Kazakhi Gen Now and Next, full of spunk and verve
By Ashok Dixit
Almaty (Kazakstan), Aug.27 (ANI): What strikes a first time visitor to Kazakhstan or more specifically to Almaty, the cultural capital of this largest of Central Asian Republics is the carefree abandon and joy with which the younger generation of Kazakhs lives.
Here, you rarely see youngsters moving around with their parents or other elders. It seems that when you become a teen, it's a case of you lead your lives and we will lead ours, of course without displaying open arrogance or disrespect. This prevails in India too, but parental ministration there is often in evidence. To an outsider like me, it would appear to be a continuation of the nomadic tradition or lifestyle, a modern form of wanting to present oneself as tough, of wanting to show the can do it spirit as early as possible, and do it with verve, passion and panache.
This spirit can be attributed to some extent to a sustainable demographic profile, as opposed to the excess population that exists in India, and a fairly high standard of living and economic well-being.
Be it their dress sense, their fashion style statements, going to for a drink, a smoke or a meal with their companions, Kazakh youngsters literally have a ball. They don't dress down, but dress up, as if to convey a message to those around that "we have arrived and would like to interact". The latest in European fashion is a big draw for them - be it jeans, jumpers, pants, skirts, tops etc. Revealing skin, especially in the case of females, through figure-hugging attire, is par for the course. You can't help, but wonder and ogle. However suggestive or attractive they may appear, the younger generation projects an image of being comfortable in their skin, with what he or she wears, what he or she speaks.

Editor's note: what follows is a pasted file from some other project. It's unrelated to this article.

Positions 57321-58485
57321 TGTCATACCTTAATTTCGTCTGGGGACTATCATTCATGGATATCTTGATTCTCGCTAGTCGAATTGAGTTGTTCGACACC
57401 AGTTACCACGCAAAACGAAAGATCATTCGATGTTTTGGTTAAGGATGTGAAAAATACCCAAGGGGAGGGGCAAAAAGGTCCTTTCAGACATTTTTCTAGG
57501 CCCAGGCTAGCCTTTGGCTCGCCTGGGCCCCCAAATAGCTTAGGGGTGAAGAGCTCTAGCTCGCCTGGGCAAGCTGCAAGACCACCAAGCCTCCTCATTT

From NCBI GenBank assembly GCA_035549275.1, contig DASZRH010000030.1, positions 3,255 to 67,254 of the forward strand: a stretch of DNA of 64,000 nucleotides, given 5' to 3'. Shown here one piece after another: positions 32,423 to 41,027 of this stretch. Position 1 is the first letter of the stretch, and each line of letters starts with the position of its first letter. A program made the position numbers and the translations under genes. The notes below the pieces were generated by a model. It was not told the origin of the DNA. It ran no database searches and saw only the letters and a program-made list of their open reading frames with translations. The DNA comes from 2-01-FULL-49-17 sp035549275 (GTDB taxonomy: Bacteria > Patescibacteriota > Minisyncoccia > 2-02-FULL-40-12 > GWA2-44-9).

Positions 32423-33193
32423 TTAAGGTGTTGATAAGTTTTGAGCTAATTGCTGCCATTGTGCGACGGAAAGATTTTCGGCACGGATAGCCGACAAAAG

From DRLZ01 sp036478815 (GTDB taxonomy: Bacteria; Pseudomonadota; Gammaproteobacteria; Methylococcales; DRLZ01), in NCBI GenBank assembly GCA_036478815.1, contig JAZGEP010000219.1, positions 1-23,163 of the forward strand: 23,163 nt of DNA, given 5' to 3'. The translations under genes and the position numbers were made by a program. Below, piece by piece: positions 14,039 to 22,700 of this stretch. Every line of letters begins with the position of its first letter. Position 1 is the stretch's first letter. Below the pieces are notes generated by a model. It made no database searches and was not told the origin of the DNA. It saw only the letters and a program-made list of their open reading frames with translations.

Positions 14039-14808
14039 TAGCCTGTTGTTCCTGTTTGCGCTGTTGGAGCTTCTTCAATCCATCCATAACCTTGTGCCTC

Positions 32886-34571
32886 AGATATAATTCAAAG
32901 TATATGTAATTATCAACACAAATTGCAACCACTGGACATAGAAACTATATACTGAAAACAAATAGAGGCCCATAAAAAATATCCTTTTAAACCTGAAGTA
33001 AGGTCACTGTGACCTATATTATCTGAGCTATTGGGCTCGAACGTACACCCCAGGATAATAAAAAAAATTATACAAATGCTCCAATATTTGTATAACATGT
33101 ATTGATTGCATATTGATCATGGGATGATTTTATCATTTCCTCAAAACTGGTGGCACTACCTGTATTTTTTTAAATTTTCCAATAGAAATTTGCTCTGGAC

A visit to the Zibiyak (Silk) caf? and restaurant on Dostik Avenue on Tuesday provided us with a look in at how youngsters spend their evenings. A group ten or twelve boys and girls sitting at a table adjacent to ours particularly fascinated me. When we arrived, they were already gulping down tumblers of Kazakh and European beer, and bantering with each other as if there was no tomorrow and living for the day, a mantra to be sworn by. As their party picked up momentum, the waiters were asked to provide "Khalnaye", the Kazakh version of the Hookah or Chellum. Three of them were brought out, each of them exquisitely designed in a combination of crystal with gold or silver plating, topped by cupolas containing scented coal. It was passed around to boys and girls alike, and while puffing on it, they seemed to be in a stratosphere of joy, laughing at each other and cracking jokes. Others joining the party, were greeted with the traditional Kazakh embrace and kiss on the cheek, and handed out their glasses of beer and shot of "Khalnaye". We asked our Kazakh interlocutor, Rimma, whether this form of entertainment or engagement is common, and she replied in the affirmative, but added that: "For the life of me, I can't understand why people now smoke and drink so much, especially youngsters nowadays." For good measure, she added that there were over a thousand plus restaurants and pubs in Almaty alone.